With Lightning Login correctly set up, users can even swap step 1 — user must know their password — for biometric data by utilizing their fingerprint instead. The future is here, indeed! If you are already basing your 2FA on SMS and phone calls, it’s likely a little simpler to set up MFA as typically these are coming to mobile devices,  but not always for our Voice Over Internet Protocol (VOIP) friends.

Ok, is there anything else I can do other than installing an app on a phone?

Definitely. Many different software vendors offer services that can verify TOTP codes in a browser extension or desktop app. Double-check with your vendor and Salesforce Account Representative to ensure that the option will work for your business before proceeding. Most vendors offer at least a 14-day trial for testing, and I recommend you take full advantage of it.  (Seriously, test it with every department in your company because it will be a big change.)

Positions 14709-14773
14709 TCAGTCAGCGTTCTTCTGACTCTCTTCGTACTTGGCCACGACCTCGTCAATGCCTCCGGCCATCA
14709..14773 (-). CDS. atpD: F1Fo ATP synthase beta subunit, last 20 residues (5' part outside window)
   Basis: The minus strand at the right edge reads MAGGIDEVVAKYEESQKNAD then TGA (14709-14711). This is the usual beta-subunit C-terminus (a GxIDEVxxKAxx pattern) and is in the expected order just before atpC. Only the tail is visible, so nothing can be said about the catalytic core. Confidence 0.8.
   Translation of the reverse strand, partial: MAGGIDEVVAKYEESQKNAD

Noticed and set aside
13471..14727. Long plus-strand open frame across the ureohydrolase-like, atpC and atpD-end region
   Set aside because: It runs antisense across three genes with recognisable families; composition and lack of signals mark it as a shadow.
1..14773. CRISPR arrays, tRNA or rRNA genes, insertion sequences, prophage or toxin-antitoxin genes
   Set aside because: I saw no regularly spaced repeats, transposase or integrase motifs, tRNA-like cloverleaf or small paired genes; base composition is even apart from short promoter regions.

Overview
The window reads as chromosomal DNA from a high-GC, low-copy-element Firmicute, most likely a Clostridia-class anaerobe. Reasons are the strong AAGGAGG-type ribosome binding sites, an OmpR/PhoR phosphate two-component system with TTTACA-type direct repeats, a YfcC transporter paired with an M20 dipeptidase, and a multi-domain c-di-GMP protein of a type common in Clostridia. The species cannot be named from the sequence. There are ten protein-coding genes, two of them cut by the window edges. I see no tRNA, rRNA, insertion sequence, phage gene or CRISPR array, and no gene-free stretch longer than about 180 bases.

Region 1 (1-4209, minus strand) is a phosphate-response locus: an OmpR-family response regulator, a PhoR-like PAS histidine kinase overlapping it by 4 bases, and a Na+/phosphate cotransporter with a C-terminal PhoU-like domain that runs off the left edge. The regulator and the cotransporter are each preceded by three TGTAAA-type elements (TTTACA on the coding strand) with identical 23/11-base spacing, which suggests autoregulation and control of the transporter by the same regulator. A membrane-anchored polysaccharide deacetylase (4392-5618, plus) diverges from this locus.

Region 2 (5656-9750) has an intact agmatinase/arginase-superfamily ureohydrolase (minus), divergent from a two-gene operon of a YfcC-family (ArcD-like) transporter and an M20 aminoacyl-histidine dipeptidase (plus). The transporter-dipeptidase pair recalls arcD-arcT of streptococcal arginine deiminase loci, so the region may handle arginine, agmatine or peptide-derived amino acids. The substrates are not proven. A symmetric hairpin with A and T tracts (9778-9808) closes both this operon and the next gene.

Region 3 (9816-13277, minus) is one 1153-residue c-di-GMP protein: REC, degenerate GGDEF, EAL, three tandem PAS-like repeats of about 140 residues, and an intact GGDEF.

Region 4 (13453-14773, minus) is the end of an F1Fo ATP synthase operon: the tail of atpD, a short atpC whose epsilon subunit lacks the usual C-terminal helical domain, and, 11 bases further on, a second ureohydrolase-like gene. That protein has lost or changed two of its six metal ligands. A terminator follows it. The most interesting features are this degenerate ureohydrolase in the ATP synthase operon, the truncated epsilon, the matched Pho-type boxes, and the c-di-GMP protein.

You can also implement Single-Sign-On (SSO). Ever logged into a website through Google or Facebook? That’s an example of SSO. You just need to ensure whoever implements your SSO ensures that the SSO’s provider has MFA standards that are aligned with Salesforce’s. If you are looking at this option, you may already have an IT department or consultant capable of implementation. If you don’t have the resources to implement SSO, then mobile authenticators or a third-party software vendor that can verify those TOTPs in a browser may be a better option.

MFA: The Tough Impact on Your Small-Medium Business or Organization